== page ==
Day trading is only for part of your money.
Don’t day trade with all your money! This rule means that you will only use SOME of your money for day trading. The reason being that you do not know for sure if you will be successful in day trading or not. The bulk of your capital should be in very solid, fundamentally sound investments or managed accounts that were chosen for fundamentally correct reasons (unless, of course, you become an extremely successful and reliable day trader – then the rules change – if you do, I am always looking for talented traders to join my team).
Day trading requires proper training and practice.
Day trading is like running any other business, in my opinion; it requires hard work and dedication on your part. A lot of people mistake the act of “sending” and order to buy or sell a stock or currency to the market with “trading.” Sending an order to the market is very easy. Day trading can become easy, but it is not a sure thing and it certainly takes time. You have to be able to dedicate at least a few hours a day to do it (and practice first on a live day trading simulator). If you are not willing to dedicate the time required, don’t waste your time trying to trade.
The time it takes to learn day trading varies.
The learning curve for day trading varies from person to person. One factor is the person’s investing and trading experience and knowledge. Some people can get started day trading in about one month, while for some it takes anywhere from three to six months or more. It is important to note that some people will never learn to day trade correctly. This can be because of a series of different factors, like a lack of discipline, an uncontrollable fear of losing money, etc., etc. If day trading is not for you (for whatever reason), another option is a managed account.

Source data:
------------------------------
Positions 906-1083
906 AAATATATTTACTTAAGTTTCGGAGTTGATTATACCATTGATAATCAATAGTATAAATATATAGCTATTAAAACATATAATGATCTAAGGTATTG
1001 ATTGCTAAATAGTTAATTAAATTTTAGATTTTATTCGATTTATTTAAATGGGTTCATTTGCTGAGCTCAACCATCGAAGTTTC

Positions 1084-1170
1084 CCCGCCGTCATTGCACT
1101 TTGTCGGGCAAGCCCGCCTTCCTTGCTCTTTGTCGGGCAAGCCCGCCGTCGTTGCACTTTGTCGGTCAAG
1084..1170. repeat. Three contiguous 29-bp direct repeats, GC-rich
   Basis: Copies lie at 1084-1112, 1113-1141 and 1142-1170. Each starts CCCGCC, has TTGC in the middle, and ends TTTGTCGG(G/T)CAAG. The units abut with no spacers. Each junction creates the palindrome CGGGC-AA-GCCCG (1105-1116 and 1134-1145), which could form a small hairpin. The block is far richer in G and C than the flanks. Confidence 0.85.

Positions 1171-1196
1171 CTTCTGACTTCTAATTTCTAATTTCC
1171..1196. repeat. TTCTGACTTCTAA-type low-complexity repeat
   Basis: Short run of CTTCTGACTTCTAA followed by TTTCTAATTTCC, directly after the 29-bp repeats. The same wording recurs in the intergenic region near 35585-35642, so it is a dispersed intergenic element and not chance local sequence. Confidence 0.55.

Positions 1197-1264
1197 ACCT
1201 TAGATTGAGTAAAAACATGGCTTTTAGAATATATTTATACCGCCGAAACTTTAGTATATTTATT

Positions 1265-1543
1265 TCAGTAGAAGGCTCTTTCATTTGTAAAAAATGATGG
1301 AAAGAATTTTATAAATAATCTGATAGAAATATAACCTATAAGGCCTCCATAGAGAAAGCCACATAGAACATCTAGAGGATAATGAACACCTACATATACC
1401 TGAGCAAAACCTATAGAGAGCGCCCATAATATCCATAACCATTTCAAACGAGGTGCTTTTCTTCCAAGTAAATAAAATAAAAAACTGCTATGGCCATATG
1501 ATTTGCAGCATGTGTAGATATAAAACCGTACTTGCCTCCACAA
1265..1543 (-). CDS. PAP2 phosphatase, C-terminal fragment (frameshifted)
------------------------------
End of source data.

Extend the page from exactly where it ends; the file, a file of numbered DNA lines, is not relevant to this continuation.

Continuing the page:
A direct-access broker is required for day trading stocks.
You cannot day trade stocks effectively with an online or full-service broker. These brokers are just too slow and inflexible. True stock day trading must be done with a direct-access broker, which I explain in Step 5 of “Steps to start day trading.” If you want to day trade currencies instead, you can test-drive the day trading simulator on this site.
Daily money goals are useless in day trading.
Whoever says that you can “consistently make X amount of dollars” a day, week, month, etc., in day trading is not telling the truth. In day trading everyone wins and loses. The amount you make or lose will depend on your discipline to limit your losses and apply what you learn. Your goal is to take from the market whatever is available on a particular day. Each trading day will be different. Most novice traders shouldn’t be thinking about this at all.
You do not have to trade every day.
This day trading rule is related to the daily money goal rule. If you don’t want to trade for whatever reason, don’t do it. Maybe you are not feeling well one day or you feel uneasy about the market, or maybe you just don’t feel like it. Whatever the reason, you do not have to trade every day. If you force yourself to trade, you will lose, period!